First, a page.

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Emma

Miramax/Magna . R4 . COLOR . 116 mins . G . PAL

  Feature
Contract

Ah, Jane Austen. The bane of the existence of many a high school student, the 19th-Century author is also the darling of many - especially Hollywood, where anything as Bloody British as this must be cultural - right, dahhling? For the uninitiated (and let’s face it - there are probably more people who’ve heard of Austen and her work than have actually read it), Jane Austen spent a great deal of time around two hundred years ago waxing lyrical on relationships, the courtship that leads to them and the manners that go in between it all; almost exclusively writing (seemingly without irony) about the middle and upper classes of the society in which she lived, Austen had an undeniable skill at ironic drama, and most probably an eagle-keen observant eye when it came to the manners and mores of the “society” of the time. But is it relevant now? That’s not a question that needs to be answered here, but suffice to say that if you live in Toorak or Double Bay you’re infinitely more likely to click with Austen’s characters than the rest of us.

The above is, of course, sacrilege to most English Literature teachers. It is, however, a good indication of just how interminably irrelevant Austen’s work can seem when it’s comically exaggerated for the cinema - as Emma is - to the point where it comes across like a sketch-show parody of Oscar Wilde. Every line is spoken with ludicrous dramatic pretension, almost as if the entire cast was running a Most Bloody Britishly Droll competition for the benefit of the cinematic audience. But it’s not their fault - there are, after all, fine actors involved with this undeniably fine production. It’s just that when pushed to the utter limit by near-theatrical acting, this dialogue sounds… well, it sounds twee, obnoxious and utterly irrelevant. Those of the “lower classes” (i.e. with, err, jobs) will probably find a hundred times the wit in Shakespeare’s comedies; however, Austen fans (and we know there are more than a few, some of whom we’ll undoubtedly be hearing from after this) will be all too aware that Emma, Austen’s follow-up to Pride And Prejudice and Mansfield Park, is one of her most popular works.

The plot? We could spend pages cataloguing it. The web of intrigue begins with young Emma Woodhouse, a well-to-do and rather attractive thing whose self-appointed role in life is as matchmaker to everyone else - that is, until she unintentionally falls for one of those she is attempting to matchmake. A simple story? Yes, it is. But damn it, this is about more than just a mere title character! Because here as well we have a ream of society-obsessed, utterly Bloody British well-to-do types that seem to do absolutely nothing but sit in their mansions and complain about each other, occasionally playing the grand piano that some mystery admirer sent them and discussing hats. It is, in fact, the sort of “society” that makes Melrose Place seem positively warm and loving by comparison.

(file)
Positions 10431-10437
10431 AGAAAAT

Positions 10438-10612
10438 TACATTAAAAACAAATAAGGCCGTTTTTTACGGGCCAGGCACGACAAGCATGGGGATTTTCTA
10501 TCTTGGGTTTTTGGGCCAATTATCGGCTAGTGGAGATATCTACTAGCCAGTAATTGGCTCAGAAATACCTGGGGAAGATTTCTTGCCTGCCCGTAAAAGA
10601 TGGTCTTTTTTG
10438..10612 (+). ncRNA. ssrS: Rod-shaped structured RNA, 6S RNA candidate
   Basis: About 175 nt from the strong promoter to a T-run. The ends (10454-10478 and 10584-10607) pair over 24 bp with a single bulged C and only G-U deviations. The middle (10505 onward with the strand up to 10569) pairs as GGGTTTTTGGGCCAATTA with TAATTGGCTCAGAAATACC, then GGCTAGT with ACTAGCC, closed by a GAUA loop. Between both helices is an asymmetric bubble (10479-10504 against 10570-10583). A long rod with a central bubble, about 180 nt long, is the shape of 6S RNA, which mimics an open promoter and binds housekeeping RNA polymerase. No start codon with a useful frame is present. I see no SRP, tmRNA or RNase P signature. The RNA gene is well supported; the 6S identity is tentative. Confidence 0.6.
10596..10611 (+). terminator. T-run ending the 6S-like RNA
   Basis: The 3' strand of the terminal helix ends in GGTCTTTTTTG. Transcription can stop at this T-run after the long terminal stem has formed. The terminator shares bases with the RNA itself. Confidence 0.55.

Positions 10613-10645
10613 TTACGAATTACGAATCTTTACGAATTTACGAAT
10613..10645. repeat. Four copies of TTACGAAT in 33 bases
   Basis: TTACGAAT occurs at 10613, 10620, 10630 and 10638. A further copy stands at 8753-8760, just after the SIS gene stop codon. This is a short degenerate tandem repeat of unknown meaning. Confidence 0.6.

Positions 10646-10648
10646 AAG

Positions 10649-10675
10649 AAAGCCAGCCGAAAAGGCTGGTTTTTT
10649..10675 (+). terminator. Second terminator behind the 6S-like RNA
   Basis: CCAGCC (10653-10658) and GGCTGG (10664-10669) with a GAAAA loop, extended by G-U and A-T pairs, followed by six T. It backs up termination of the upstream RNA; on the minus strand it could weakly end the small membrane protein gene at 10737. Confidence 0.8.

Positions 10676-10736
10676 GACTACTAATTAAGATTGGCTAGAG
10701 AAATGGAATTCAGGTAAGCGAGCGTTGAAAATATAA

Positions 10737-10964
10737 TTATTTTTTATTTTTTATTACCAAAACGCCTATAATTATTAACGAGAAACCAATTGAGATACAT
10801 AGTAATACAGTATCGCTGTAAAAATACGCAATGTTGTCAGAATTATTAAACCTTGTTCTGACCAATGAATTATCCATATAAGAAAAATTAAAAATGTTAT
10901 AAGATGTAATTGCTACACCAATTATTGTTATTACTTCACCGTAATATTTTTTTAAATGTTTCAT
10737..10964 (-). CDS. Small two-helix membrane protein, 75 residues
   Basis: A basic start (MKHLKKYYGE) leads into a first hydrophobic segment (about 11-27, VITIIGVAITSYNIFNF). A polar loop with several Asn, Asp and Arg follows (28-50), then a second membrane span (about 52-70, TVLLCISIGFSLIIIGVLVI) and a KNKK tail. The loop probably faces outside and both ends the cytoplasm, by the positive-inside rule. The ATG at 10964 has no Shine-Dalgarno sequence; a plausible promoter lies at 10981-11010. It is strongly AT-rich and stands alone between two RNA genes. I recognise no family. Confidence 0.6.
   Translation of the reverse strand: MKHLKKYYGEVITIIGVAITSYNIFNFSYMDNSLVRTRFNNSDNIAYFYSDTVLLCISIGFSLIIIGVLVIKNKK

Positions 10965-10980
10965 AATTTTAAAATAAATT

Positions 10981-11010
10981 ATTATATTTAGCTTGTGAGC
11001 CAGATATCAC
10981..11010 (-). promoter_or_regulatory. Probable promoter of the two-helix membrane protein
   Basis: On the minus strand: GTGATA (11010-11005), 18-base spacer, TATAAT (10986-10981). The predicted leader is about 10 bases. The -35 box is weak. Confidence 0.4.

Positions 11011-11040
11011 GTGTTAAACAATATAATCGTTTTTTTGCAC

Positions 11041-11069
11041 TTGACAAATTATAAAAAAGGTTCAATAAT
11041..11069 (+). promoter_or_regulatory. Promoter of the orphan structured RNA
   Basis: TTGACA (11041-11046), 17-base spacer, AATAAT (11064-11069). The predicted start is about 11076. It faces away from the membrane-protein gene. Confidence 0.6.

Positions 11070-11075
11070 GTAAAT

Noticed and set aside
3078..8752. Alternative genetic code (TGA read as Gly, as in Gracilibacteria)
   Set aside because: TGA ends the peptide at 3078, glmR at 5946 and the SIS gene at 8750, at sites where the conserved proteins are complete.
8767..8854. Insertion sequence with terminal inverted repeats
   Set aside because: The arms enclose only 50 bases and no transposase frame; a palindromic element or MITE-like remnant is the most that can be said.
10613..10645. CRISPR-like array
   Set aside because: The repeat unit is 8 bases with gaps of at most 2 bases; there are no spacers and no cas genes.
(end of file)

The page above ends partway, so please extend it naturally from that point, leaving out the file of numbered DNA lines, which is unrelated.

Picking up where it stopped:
Oh, but make no mistake - The Poor are included. As the Official Evil, no less. The Poor don’t do much except get sick (and have to suffer visits from the likes of Emma - “mustn’t grumble”, moans one Poor Old Woman, echoing the spirit that’s kept the 99% of England that isn’t rich alive to this day!), hang around looking dirty and menacing and, of course, attack the Nice People in the forest, because of course that’s what The Poor always do. Make no mistake, we’re not trying to be “politically correct” or any other such rubbish here. It’s just that this story, classic or not, is just plain silly.

However, Douglas McGrath’s 1996 movie of Emma (his debut feature as a director) does have a lot to recommend it for Austen disciples. For a start, the film looks utterly gorgeous, with stunning cinematography (by Ian Wilson, who also lensed The Crying Game), a magnificently romantic music score by Rachel Portman and a big-name cast that includes Gwyneth Paltrow (admittedly charming - and with a completely believable English accent - as Emma), Alan Cumming, Jeremy Northam, Toni Collette, Great Scacchi, Polly Walker - and Ewan McGregor in a role where he gets to do the theatrical English accent (a la The Phantom Menace - and he does use the line “is your horse washing his feet, or are the darker forces at work here?” at one point) and also gets to… sing! Moulin Rouge his singing debut, they claim? Piffle to that (as Austen might have said) - he sings in this 1996 film for all to see (as well as in Velvet Goldmine, for that matter).

One does get the impression on occasion during Emma that screenwriter/director McGrath was actually making fun of the whole thing; however, it’s far more likely that it’s simply being done with a spirit of fun and lightheartedness, with a spot of (possibly ironic) irony. Either way, if you’re an Austen fan, you’ll love this version of Emma (it’s been filmed before and since, but this one’s got the production values to beat all comers). But other Austen offerings like the BBC’s lavish Pride And Prejudice have tackled the dubious tone of Austen’s work far better - here, escalated to near-comedy, it comes across more as annoying or pretentious than it does clever.